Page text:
Beyond connectivity for vehicles, connectivity solutions will also be needed for EV charging stations. Existing smart charging stations are mainly deployed using wired, Wi-Fi, or 4G connectivity. This enables basic smart charging functions to be performed, such as payments. Moving forward, there are also opportunities to upgrade these existing connections to 5G to support faster, more efficient, and intelligent operations. The collaboration between EVPassport, Newlab, and Verizon in the United States is a possible example of how 5G can support such intelligent operations. In Malaysia, the partnership between EDOTCO and EV charging solutions provider ChargeSini also demonstrates how telecommunication infrastructure can be leveraged to support EV charging needs.

CSPs Need to Develop the Right Strategies to Capitalize on This Opportunity


While the EV industry is still an emerging market, CSPs need to start implementing the right strategies and capabilities to build a technological advantage over their competitors. To this end, ABI Research recommends that CSPs should consider the following:

  • Developing the Right Solutions/Services to Support the Requirements of Connected Vehicles: There are myriad ways in which CSPs can offer services to support connected vehicle operations. For example, 5G Network Slicing (NS) services can be offered to ensure guaranteed bandwidth and latency connectivity. Bundling services, such as with mobile and fixed broadband, can encourage buy-in from consumers. Additionally, having an extensive network of edge compute sites can also help reduce latency to support critical operations.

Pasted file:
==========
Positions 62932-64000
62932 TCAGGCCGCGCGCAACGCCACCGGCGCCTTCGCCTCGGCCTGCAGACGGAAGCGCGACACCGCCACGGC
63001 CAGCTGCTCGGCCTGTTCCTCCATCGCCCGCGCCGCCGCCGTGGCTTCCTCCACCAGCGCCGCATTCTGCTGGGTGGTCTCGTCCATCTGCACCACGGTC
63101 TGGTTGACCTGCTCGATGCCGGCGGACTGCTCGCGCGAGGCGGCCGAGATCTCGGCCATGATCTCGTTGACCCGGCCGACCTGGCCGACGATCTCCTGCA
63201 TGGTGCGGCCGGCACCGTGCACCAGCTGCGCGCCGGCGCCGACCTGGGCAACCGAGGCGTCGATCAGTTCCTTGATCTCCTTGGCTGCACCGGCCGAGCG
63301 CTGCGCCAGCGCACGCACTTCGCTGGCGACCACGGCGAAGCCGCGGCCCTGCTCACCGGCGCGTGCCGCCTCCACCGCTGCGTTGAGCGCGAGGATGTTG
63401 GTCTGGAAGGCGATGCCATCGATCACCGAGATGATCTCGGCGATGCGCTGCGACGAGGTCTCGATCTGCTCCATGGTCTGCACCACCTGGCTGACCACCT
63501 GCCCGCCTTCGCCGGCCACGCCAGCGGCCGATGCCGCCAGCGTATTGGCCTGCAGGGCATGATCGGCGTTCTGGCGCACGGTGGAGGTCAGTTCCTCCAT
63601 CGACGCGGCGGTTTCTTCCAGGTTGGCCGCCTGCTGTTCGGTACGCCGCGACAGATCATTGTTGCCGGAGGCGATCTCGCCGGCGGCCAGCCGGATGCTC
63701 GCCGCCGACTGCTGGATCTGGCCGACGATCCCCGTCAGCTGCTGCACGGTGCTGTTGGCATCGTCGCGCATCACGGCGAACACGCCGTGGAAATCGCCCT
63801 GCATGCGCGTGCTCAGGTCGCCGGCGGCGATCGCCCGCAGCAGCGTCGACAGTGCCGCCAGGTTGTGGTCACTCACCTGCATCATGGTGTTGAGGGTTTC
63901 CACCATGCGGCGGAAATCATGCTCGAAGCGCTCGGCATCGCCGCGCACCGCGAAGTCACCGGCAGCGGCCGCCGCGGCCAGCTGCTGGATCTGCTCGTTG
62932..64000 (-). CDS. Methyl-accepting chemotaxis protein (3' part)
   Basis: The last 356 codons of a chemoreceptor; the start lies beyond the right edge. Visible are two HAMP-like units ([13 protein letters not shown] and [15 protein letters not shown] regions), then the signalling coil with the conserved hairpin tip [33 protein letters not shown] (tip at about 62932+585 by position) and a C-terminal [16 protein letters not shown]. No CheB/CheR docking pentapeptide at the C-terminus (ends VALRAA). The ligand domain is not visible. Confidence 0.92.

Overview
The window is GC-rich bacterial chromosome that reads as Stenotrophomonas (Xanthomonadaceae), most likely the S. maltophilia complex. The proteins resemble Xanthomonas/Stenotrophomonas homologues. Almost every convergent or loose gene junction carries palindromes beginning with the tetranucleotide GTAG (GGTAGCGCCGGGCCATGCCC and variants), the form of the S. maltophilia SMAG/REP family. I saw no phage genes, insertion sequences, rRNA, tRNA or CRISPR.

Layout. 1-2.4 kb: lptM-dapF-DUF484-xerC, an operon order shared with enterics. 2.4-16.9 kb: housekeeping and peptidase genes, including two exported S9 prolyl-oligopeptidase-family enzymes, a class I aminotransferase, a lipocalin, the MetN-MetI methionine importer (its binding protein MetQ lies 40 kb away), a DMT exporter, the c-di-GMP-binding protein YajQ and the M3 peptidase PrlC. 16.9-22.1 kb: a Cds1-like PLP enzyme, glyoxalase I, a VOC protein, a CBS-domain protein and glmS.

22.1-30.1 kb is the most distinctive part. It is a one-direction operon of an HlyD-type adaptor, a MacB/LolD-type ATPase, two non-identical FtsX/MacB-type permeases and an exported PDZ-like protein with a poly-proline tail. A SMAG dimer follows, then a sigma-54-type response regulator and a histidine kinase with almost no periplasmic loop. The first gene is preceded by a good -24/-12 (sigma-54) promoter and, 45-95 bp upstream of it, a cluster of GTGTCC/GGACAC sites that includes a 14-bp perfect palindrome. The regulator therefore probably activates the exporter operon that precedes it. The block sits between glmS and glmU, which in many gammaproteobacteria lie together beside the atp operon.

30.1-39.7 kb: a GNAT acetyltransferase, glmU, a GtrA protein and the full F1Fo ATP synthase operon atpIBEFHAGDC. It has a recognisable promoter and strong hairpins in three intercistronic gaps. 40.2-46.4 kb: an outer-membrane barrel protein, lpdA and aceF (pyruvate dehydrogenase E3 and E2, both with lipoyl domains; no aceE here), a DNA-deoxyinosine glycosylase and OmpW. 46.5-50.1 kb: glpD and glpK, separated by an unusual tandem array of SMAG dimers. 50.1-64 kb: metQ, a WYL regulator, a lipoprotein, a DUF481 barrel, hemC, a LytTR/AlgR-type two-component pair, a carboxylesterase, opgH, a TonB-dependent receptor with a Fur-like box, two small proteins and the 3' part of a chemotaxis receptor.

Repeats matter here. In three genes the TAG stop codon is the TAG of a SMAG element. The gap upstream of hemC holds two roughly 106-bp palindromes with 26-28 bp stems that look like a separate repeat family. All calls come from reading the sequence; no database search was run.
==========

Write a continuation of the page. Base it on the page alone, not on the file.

• Establish Close Partnerships with the EV Ecosystem: CSPs should develop strong and flexible business models and frameworks with EV manufacturers to ensure seamless connectivity and interoperability with in-vehicle solutions and equipment. In some cases, the joint promotion of selling EVs with managed connectivity services (i.e., managed by the manufacturer and not the consumer) could be a potential option as well. For example, there have been previous collaborations, such as the one between Bharti Airtel and Matter Motor Works, with the former’s Internet of Things (IoT) solution integrated with the latter’s electric motorcycles.
  • Integration with New Technologies: For example, establishing partnerships with satellite providers can be a competitive advantage for CSPs to ensure always-on connectivity for vehicles, even when in remote areas and outside the range of existing terrestrial networks.
  • Continuously Innovate: CSPs should continue to innovate—using their strong expertise on connectivity as a baseline—to deliver solutions that can best address the needs of the market. Some possible options include partnering with data analytics companies to offer a one-stop solution for connectivity and data analysis.

All in all, with the growing Gross Domestic Product (GDP) across Southeast Asia, ABI Research foresees strong potential of the connected vehicle market in the region. Domestic CSPs should capitalize on this opportunity quickly to establish an early and strong market position in the EV industry.